What's a house?
The Court of Appeal has determined what constitutes a â€˜house' for the purposes of exercising the right to buy a freehold under the Leasehold Reform Act 1967. As Natasha Rees reports, this question may soon be considered by the House of Lords
Two appeals relating to a tenant's right to enfranchise under the Leasehold Reform Act 1967 were heard together on 21 March 2006 by the Court of Appeal. Both appeals concerned a tenant's right to acquire the freehold of their property. The first was by a company, Boss Holdings Ltd and the second by a major antiques dealer, Mallett & Son (Antiques) Ltd. Boss was seeking to acquire the freehold of 21 Upper Grosvenor Street, a six-storey mixed-use building, which at the date of the notices was in a dilapidated state. Mallett was seeking to acquire the freehold of Bourdon House located just off Berkeley Square, which was formerly the residence of the second Duke of Westminster and which, until the end of last year was used as Antique Showrooms ( 13 EG 140 (CS)).
Under the law
Under the 1967 Act, a leaseholder of a property is entitled to acquire the freehold if certain conditions are met at the date that the notice of claim is served. Since the Commonhold and Leasehold Reform Act 2002 came into force in July 2002, a tenant is no longer required to have resided in the property for three years as a condition of acquiring the freehold, except in certain limited circumstances. In other words, the test of residence was replaced by a test of ownership. A consequence of this is that company tenants who previously could not occupy properties for the purposes of the Act, have become entitled to enfranchise. As a result, Boss and Mallett, who had owned their respective long leases for over two years, only had to establish that the property was a 'house' at the date of the notice of claim in order to acquire the freehold.
Under s 2(1), a house is defined as including any building 'designed or adapted for living in and reasonably so called'. Essentially, this is a two-stage test. It is necessary to decide whether the building is 'designed or adapted for living in' and then, if it passes that test, to consider whether it is 'a house reasonably so called'. The Court of Appeal decided that neither building was 'designed or adapted for living in'. Both claims therefore fell at the first hurdle.
The tenants had argued that since there is no longer a residence requirement and, since a building in mixed use can be a 'house', the correct test to apply at the first hurdle was a historical two-stage test: namely, was the building at some time in the past designed and adapted for living in and, if the answer to that was yes, had it retained that configuration or had it been adapted or converted into something else?
The Court of Appeal rejected this argument and decided that the test was a simple one. It was necessary to consider the physical state of the property and its purpose at the date of the Notice of Claim. If the property was manifestly adapted for commercial use at the date of the Notice of Claim, it would fail the test. In Mallett, the Court of Appeal felt that the fact that there had been substantial alterations to the property since 1957 meant that it was manifestly adapted for commercial use at the date of the Notice of Claim and therefore it failed the test. In Boss, the Court of Appeal decided that the property, since it was in a near derelict condition and could not be occupied, also failed the test. Both claims were dismissed and leave to appeal was refused.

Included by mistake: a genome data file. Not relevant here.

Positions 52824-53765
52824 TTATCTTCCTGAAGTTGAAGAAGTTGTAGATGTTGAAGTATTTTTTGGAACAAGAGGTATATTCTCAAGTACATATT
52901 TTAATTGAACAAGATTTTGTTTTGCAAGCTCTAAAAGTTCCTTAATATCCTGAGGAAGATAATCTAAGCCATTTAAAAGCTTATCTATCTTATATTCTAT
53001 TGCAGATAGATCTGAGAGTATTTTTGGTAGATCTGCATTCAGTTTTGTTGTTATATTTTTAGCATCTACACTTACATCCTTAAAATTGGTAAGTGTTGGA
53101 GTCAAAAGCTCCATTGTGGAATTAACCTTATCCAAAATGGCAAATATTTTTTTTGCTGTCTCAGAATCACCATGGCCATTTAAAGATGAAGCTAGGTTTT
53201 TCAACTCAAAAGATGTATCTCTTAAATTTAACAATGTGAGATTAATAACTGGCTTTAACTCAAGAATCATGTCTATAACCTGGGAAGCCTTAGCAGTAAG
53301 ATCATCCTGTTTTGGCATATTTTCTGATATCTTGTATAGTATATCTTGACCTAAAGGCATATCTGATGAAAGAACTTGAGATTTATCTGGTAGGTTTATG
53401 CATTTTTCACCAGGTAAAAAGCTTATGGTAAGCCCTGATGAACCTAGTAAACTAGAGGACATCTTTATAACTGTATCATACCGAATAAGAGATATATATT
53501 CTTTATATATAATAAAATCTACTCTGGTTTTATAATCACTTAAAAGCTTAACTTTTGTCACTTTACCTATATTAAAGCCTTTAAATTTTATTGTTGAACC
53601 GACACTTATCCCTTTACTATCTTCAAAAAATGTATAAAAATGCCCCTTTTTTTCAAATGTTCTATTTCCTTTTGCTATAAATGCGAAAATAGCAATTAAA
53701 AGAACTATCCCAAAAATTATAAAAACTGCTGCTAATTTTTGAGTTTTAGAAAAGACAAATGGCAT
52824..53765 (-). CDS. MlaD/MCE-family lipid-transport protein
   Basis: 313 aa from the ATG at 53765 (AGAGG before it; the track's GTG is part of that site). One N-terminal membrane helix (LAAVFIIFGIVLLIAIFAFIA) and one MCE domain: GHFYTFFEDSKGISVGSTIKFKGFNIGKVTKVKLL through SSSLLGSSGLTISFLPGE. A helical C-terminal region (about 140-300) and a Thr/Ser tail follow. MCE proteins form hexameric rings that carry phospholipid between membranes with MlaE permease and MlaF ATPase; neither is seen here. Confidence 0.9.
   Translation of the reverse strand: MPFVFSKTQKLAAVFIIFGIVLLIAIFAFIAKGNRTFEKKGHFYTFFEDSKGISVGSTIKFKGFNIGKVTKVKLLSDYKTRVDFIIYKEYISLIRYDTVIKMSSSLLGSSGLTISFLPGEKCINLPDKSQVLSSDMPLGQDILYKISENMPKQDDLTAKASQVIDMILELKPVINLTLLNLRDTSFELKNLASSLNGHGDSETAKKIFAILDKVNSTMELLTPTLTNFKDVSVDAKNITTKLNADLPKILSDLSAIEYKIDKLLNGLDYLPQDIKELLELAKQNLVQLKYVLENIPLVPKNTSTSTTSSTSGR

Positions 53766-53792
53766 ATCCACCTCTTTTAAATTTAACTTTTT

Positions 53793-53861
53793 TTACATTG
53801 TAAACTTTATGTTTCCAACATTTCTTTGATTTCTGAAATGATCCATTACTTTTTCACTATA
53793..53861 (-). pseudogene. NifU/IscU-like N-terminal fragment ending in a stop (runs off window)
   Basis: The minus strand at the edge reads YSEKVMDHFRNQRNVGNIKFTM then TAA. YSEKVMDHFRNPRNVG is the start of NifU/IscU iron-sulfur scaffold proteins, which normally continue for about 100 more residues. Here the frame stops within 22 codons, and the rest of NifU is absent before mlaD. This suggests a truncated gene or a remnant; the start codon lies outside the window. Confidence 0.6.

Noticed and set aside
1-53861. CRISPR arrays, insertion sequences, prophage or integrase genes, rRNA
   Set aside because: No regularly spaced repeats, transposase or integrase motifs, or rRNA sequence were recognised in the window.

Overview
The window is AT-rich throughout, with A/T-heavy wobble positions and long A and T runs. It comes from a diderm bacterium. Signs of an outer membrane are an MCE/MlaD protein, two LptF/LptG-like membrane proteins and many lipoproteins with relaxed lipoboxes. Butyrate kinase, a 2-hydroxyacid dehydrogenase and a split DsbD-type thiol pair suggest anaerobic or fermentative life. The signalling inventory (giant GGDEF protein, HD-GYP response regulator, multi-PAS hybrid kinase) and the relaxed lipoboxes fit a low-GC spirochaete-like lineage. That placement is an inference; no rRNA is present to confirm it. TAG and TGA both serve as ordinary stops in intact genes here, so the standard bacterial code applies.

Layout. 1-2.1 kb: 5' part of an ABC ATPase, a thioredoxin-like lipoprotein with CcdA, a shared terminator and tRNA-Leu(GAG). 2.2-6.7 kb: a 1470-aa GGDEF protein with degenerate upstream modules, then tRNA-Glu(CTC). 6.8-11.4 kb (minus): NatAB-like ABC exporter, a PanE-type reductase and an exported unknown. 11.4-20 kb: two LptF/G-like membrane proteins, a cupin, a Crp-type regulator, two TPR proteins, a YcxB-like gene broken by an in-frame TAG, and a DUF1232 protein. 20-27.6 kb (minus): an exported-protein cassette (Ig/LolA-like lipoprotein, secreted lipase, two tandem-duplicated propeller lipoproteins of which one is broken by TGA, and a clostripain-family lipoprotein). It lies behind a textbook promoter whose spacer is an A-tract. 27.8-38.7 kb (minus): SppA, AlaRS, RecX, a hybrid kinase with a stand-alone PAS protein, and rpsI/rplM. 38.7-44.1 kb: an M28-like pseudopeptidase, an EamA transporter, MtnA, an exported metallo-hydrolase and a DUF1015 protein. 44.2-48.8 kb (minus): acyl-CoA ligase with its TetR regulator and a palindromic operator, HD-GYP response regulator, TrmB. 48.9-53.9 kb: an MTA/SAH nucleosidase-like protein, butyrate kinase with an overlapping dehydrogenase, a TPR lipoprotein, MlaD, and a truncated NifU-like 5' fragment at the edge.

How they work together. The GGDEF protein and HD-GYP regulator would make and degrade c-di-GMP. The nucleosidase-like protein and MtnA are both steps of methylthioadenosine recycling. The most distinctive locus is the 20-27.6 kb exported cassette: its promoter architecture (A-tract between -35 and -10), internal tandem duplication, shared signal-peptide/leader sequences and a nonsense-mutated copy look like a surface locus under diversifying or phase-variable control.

The Court of Appeal decision is of great significance to the numerous commercial tenants who, since the abolition of the residence test, are now potentially entitled to enfranchise when previously they couldn't. The question of whether the property is a 'house at the date of the notice is now a key issue. According to the Court of Appeal, the property has to be manifestly adapted for residential use at the date of the Notice of Claim. Although the test appears to be simple, it is quite hard to determine when the property does not have to be occupied. For commercial tenants of mixed-use buildings that have fallen into disrepair the decision means that, in order to qualify, they will have to carry out works to put their building back into repair before the Notice of Claim is served. One downside is that it is very unlikely that the tenant will be able to class these works as improvements when the property comes to be valued on enfranchisement. This means that the tenant may, therefore, find themselves paying for the cost of the works twice. It is anomalies like this that highlight the problem with the current law and which suggest that it is an issue that should be considered by the House of Lords.
On 18 July 2006, Mallett was granted leave to appeal to the House of Lords and a petition of appeal was lodged on 1 August 2006. However, Mallett had by this time reached a decision to sell Bourdon House and, following the completion of the sale in December 2006, the appeal was withdrawn. Boss did not originally apply for leave to appeal to the House of Lords however, it is understood that it has now applied for leave to appeal out of time. The outcome of the application is not yet known.
If Boss is granted leave to appeal, the House of Lords will be able to consider an important issue that has arisen as a result of the abolition of the residence test. They may uphold the decision of the Court of Appeal. However, if they agree with the tenant that use should not be confused with design or adaptation and that a house will remain a house unless the design of the property has been changed to something else, then their decision could lead to a significant increase in the number of enfranchisement claims by commercial tenants.Tags: